Leaseholders can acquire management functions of their building from the landlord/management company where the building qualifies and there are sufficient numbers of tenants or “flats”.
What is a flat?
However, a recent case shows that “flats” can be units that are not traditional family homes. Ordinarily, qualifying leaseholders in a building can take control of the management of the building through the Right to Manage (RTM) using a company set up by them for this purpose (RTM Company). If successful, control of functions such as repairs, insurance and the carrying out of major works pass to the RTM Company. The right is contained within the Commonhold and Leasehold Reform Act 2002.
One of the requirements for exercising the RTM is that there are long leaseholders of flats within the building. A “flat” is defined as a separate set of premises which, among other things, must be constructed or adapted for use for the purposes of a dwelling. Dwelling is defined as a building or part of a building occupied or intended to be occupied as a separate dwelling.
The key question before the Upper Tribunal (Lands Chamber) in Q Studios (Stoke) RTM Co Ltd v Premier Grounds Rents No 6 Ltd and another  UKUT 197 (LC) was what is a “flat” for the purposes of the RTM?
Facts of the case
The building in question was a purpose-built block of studio accommodation known as Q Studios in Stoke on Trent (“the Building”). The studios were intended for use as student bedsits, described as “studystudios”.
Each of the 292 “studystudios” contained en-suite facilities, together with a sitting area, double bed and small kitchen. The building also included space for a ground floor common lounge/cinema area and a gym.
Long leases of the studystudios were sold to investors (the Leases), with the intention that the various studios would be sub-let to students once built.
The leases demised (transferred) the individual “studystudios”, together with a right to use the common parts of the building, including the communal facilities (i.e. the gym and communal lounge/cinema).
The RTM Company claimed the Right to Manage on the basis that the “studystudios” were “flats” held by qualifying tenants. It claimed that, to be deemed a “flat”, consideration of the physical character of the property was the only criteria to use when deciding whether it is occupied or intended to be occupied as a separate dwelling.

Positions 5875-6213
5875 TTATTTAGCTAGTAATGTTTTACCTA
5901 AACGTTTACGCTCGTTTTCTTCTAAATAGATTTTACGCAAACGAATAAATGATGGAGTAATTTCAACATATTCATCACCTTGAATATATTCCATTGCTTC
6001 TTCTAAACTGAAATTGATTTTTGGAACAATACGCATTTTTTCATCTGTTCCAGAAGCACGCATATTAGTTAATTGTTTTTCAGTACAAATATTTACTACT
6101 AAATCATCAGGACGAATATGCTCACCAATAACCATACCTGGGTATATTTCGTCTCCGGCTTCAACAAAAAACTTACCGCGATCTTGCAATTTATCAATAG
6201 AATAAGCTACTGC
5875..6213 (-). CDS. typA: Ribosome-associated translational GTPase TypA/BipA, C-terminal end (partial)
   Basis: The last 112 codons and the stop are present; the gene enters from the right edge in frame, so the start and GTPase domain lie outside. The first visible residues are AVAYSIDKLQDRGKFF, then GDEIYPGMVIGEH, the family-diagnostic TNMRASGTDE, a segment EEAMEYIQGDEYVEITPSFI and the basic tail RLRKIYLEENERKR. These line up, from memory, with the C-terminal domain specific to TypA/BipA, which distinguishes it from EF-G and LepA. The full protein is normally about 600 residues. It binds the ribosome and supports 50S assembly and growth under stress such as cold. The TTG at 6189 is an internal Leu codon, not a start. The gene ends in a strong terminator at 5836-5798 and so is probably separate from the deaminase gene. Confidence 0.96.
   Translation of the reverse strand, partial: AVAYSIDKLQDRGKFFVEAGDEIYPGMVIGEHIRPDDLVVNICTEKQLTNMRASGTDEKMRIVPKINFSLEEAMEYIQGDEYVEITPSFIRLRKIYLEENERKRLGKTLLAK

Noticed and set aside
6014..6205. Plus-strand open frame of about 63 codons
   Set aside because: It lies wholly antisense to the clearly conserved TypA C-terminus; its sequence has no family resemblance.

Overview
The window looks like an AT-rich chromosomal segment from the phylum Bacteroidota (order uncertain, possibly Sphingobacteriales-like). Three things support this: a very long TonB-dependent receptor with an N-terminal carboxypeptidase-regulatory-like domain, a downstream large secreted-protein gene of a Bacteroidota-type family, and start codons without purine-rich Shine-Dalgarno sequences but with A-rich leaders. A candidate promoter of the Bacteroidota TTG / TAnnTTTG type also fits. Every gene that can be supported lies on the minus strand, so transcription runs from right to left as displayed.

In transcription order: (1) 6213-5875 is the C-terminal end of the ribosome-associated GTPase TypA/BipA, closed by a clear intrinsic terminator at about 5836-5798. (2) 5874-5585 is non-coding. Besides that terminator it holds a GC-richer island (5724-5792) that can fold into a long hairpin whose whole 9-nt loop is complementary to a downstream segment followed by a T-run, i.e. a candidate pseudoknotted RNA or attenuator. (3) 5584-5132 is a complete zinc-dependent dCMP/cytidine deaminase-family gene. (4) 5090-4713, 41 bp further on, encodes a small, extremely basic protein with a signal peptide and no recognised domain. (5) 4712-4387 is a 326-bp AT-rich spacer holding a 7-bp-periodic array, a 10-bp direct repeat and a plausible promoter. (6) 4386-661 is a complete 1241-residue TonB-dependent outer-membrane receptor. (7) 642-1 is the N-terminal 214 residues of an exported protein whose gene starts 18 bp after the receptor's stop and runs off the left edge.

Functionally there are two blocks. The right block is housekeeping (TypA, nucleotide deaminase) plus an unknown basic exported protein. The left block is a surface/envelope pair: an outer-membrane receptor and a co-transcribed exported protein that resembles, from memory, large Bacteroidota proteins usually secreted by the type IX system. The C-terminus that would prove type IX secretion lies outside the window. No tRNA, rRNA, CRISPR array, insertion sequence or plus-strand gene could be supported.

The freeholder and management company challenged the RTM claim on the basis that:
- Dwelling means specifically “a separate dwelling”. If a unit has access to shared living accommodation (such as the ground floor common lounge/cinema area and gym), the dwellings are not separate
- The studios were not dwellings in this case because they were not intended to be the home of the lessee (the investor) nor the occupier (students who would only use the studio as a residence whilst at university)
The Tribunal decided in favour of the RTM Company. In reaching its decision, the Tribunal held that the question of what constitutes a flat is objective. It does not matter what the respective parties’ intentions as to use of the studystudios are or were. What is important is the physical character of the unit.
The Tribunal considered that if kitchen facilities (for example) were shared between units, they would not be “flats”. Student lets of bedrooms only with other living facilities being shared have previously been held not to be “dwellings”.
Given however that there were individual kitchen and bathroom areas in each studystudio, with ample living space and that the shared facilities on the ground floor were not large enough to be shared between all occupiers, the studios were “flats” for the purposes of the RTM. Consequently, the RTM Company was entitled to acquire the RTM for the Building.
Implications of the Tribunal’s decision
The decision is significant and extends beyond student letting accommodation. Where a purpose-built development contains so called “self-contained” living spaces this could potentially be subject to an RTM claim. The decision may affect other developments, for example, in care homes with shared facilities.
Developers of similar schemes will therefore need to be alert at design stage to ensure that, if the RTM is to be avoided, care is taken to build units which would not be sufficiently liveable to constitute “flats” in themselves.
In addition, current freeholders and management companies should be alert to potential RTM claims, where previously the risk might have seemed small.